Triumph of historical truth or just theft? – Looking back into the history of the Crimean Peninsula

Few years ago nobody could imagine, that in 21th century new military conflicts in Europe can begin. Moreover, no one could imagine that one country can just annex the territory of another. Nevertheless, it has really happened. Russian propaganda explained the annexing of the Crimean Peninsula as a triumph of historical truth and justice. It alleged that Crimea was “indigenously Russian land”. However was it really like that? Let us look back into the history of the peninsula to answer this question.

Archaeological evidence of human settlement in Crimea dates back to the Middle Paleolithic. In the early Iron Age Crimea was settled by two groups: the Tauri in southern Crimea, and the Scythians north of the Crimean Mountains. In the 6th century BC, Greeks established colonies along the Black Sea, such as Panticapaeum, Feodosiya and others. One century later the port of Chersonesos (modern Sevastopol) was founded. In 438 BC, the ruler of Panticapaeum assumed the title of the King of Cimmerian Bosporus. Bosporan Kingdom had strong connections with the Roman Empire.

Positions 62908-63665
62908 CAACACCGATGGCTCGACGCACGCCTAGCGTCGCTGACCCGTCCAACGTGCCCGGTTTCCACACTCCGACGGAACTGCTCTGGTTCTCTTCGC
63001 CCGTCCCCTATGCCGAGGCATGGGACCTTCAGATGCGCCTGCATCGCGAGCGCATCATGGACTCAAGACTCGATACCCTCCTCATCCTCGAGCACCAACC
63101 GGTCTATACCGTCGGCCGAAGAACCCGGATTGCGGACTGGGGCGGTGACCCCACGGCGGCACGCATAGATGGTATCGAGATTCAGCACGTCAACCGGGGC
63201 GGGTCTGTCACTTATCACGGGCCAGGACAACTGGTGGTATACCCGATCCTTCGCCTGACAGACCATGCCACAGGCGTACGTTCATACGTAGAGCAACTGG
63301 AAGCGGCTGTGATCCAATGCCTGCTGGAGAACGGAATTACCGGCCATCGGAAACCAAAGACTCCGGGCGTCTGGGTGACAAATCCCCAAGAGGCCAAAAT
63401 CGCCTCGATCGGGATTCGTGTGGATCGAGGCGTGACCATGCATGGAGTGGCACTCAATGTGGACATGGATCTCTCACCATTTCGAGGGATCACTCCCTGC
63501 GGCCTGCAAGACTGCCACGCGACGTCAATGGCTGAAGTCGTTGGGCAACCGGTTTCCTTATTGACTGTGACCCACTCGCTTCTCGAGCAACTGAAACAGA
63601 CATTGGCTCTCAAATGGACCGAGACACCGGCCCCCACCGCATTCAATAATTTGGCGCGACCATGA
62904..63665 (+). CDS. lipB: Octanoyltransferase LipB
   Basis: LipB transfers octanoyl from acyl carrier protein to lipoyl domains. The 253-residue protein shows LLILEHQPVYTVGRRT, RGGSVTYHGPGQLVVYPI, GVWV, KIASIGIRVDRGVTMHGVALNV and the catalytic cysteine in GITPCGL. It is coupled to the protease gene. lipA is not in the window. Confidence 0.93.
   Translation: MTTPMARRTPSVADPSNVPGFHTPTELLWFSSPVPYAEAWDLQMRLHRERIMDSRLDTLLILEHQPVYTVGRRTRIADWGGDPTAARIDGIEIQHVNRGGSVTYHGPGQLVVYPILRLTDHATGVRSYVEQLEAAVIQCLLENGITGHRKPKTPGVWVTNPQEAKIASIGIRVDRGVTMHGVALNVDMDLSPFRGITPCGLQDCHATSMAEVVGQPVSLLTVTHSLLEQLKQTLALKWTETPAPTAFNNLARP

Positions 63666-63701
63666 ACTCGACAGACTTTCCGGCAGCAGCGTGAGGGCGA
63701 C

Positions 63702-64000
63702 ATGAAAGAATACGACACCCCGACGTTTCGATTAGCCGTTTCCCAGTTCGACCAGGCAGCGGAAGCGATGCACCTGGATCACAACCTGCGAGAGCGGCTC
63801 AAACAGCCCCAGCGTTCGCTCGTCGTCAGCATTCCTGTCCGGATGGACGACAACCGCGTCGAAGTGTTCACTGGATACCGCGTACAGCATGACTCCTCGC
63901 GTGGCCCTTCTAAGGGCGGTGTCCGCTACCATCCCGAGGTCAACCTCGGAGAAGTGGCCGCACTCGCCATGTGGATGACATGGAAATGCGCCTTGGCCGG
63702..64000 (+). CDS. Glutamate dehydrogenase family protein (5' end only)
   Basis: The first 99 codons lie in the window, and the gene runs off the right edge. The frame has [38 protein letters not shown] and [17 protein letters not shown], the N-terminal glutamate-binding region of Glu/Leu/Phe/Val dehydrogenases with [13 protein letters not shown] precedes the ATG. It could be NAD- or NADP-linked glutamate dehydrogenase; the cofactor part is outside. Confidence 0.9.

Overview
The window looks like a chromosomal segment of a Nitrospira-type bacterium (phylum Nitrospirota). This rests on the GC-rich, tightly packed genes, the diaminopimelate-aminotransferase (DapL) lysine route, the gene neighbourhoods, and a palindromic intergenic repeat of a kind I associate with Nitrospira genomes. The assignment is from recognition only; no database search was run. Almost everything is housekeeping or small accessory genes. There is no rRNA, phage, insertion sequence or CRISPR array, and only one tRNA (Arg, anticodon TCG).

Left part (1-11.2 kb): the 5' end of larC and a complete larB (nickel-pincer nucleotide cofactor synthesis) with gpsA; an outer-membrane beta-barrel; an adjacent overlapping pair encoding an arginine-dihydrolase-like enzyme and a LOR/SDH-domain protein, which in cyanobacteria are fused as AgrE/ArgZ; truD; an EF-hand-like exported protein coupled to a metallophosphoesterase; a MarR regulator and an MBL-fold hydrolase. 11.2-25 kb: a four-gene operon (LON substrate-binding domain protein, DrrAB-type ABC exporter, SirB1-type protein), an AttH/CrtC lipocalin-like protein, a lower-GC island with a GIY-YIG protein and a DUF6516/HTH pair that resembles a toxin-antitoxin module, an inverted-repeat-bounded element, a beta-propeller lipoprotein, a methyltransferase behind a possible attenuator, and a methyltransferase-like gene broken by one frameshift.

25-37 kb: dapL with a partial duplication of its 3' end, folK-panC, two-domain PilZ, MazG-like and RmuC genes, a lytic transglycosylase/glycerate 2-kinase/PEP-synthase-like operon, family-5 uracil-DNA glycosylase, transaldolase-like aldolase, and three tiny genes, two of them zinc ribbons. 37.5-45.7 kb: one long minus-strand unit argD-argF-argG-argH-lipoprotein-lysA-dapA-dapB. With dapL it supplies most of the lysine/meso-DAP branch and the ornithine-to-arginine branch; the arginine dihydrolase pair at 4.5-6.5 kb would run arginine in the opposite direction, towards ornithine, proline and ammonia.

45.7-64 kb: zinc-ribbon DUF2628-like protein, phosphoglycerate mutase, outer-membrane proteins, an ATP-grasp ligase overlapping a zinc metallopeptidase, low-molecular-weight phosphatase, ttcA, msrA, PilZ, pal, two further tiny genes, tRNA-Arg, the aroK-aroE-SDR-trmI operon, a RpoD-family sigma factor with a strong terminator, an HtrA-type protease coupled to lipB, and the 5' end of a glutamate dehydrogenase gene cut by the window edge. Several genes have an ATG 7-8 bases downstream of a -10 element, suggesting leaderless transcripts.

In the later centuries, Crimea was invaded or occupied successively by the Goths (AD 250), the Huns (376), the Bulgars (4th–8th century), the Khazars (8th century). In the mid-10th century, the eastern area of Crimea was conquered by Prince Sviatoslav I of Kiev and became part of the Kievan Rus‘, the medieval country in the Eastern Europe with the capital in Kyiv. At the same time, the southern fringe of the peninsula was controlled by the Byzantine Empire as the Cherson theme. Kievan hold on the Crimean interior was lost in the early 13th century due to the Mongol invasions.